Requirements for Major
The study of mathematics is motivated by its wide applicability and its intrinsic beauty. Mathematical theories often grow out of problems that appear in the physical and biological sciences, engineering, economics, finance and the social sciences. Applications often draw on mathematics that was created for completely different purposes. The mathematics program at William and Mary allows students to design a major based on their own interests and career goals and prepares students for post-baccalaureate employment and for further study of mathematical sciences and related disciplines. There are three concentrations within the major – the Standard Concentration, the Applied Mathematics Concentration and the Pre-College Mathematics Teaching Concentration. Study options include applied and pure mathematics, operations research, statistics, and teaching at the elementary or secondary level. Students can also design elective programs needed for careers in actuarial science and industrial mathematics, for interdisciplinary work in fields such as economics, business and social sciences, or for graduate studies.
Information about the mathematics major, career choices and appropriate courses of study is available from the department’s academic advisors and the Office of Career Services as well as informally from the mathematics faculty.
Major Writing Requirement:
A student in any Mathematics major concentration satisfies the upper-division mathematics writing requirement in one of the following ways:
- Completion of Math 300 with a grade of C- or better, which requires the writing of an expository paper on some mathematical topic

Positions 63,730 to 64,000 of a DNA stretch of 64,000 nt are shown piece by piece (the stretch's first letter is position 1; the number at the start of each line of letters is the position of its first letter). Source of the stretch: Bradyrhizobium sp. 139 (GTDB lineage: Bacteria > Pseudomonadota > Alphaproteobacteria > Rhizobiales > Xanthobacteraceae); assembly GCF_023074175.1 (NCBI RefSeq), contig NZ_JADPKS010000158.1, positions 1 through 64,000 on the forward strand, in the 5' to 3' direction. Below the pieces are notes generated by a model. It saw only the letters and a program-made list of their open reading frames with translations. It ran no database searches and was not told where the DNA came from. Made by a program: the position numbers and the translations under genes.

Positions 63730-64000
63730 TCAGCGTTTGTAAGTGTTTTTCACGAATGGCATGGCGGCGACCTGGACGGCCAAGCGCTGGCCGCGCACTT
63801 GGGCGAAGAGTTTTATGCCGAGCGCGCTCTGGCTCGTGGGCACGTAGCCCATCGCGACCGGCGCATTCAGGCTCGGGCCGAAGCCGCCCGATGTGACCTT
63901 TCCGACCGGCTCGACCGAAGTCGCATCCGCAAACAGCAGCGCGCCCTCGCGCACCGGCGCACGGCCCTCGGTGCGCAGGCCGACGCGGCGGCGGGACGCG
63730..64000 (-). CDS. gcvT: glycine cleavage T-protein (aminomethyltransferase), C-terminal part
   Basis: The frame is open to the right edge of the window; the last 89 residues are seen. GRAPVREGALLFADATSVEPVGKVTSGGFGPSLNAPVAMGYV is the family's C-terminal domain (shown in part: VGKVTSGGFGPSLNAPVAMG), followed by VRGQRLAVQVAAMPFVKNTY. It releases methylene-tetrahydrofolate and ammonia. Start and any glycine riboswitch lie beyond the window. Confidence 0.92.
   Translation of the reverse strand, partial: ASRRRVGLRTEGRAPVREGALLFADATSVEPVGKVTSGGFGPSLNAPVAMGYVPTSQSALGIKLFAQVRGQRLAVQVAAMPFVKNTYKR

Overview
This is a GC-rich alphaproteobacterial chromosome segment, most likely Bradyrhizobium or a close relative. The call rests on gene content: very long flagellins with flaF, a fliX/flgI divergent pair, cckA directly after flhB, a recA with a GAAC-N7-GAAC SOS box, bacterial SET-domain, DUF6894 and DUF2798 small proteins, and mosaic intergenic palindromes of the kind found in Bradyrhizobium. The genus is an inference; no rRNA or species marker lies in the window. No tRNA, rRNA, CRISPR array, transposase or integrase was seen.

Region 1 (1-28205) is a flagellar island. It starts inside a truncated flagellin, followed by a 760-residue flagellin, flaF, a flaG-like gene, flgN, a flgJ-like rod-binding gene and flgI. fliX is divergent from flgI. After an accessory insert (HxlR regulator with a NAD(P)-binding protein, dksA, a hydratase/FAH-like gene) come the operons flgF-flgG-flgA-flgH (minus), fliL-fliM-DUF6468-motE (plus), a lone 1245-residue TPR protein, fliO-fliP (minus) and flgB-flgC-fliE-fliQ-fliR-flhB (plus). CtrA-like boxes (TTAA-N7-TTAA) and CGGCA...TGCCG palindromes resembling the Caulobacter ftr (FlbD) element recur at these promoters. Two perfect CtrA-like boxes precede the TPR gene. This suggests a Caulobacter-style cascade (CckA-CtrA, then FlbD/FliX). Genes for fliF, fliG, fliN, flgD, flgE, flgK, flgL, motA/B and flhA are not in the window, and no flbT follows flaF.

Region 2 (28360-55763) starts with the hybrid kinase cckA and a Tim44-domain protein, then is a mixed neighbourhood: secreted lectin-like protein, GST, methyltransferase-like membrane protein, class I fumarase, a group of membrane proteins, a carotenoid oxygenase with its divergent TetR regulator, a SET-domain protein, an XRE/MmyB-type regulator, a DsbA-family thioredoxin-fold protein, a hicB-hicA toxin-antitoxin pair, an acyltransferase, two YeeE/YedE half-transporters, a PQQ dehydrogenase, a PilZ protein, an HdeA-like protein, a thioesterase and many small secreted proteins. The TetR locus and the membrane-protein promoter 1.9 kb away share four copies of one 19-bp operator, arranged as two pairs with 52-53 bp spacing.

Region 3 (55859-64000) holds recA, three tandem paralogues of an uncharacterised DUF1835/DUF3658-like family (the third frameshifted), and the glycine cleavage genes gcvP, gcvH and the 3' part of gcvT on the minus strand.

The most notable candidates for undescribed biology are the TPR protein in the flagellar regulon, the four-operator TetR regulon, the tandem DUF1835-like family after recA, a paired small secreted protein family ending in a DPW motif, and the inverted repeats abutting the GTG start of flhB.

- Completion of MATH 495 -MATH 496 with a grade of C- or better, which requires the writing of an Honors thesis;
For either of these options, the student registers for the course in a section corresponding to the faculty member who has agreed to supervise the student. For students In the Pre-College Mathematics Teaching Concentration, the writing requirement must incorporate some element of the history of mathematics.
Computer Proficiency Requirements:
A student in any Mathematics major concentration must show proficiency in some high-level computer programming language at the level of CSCI 141 . This is normally done by receiving a grade of at least C- in CSCI 141 . Exceptions require the department chair’s permission.
In addition, students in the Applied Concentration must demonstrate proficiency at the level of CSCI 241 . This is normally done by taking and passing this course.
Enriching the Mathematics Major:
The requirements described below are the minimal requirements for the mathematics major, and most mathematics majors take courses beyond that minimum. Students wishing to obtain a deeper understanding of mathematics (e.g., in preparation for graduate school) should take additional upper-division courses. Second courses to make year-long sequences in linear algebra, analysis, abstract algebra, numerical analysis, statistics, or operations research are particularly recommended.
The Applied Mathematics Concentration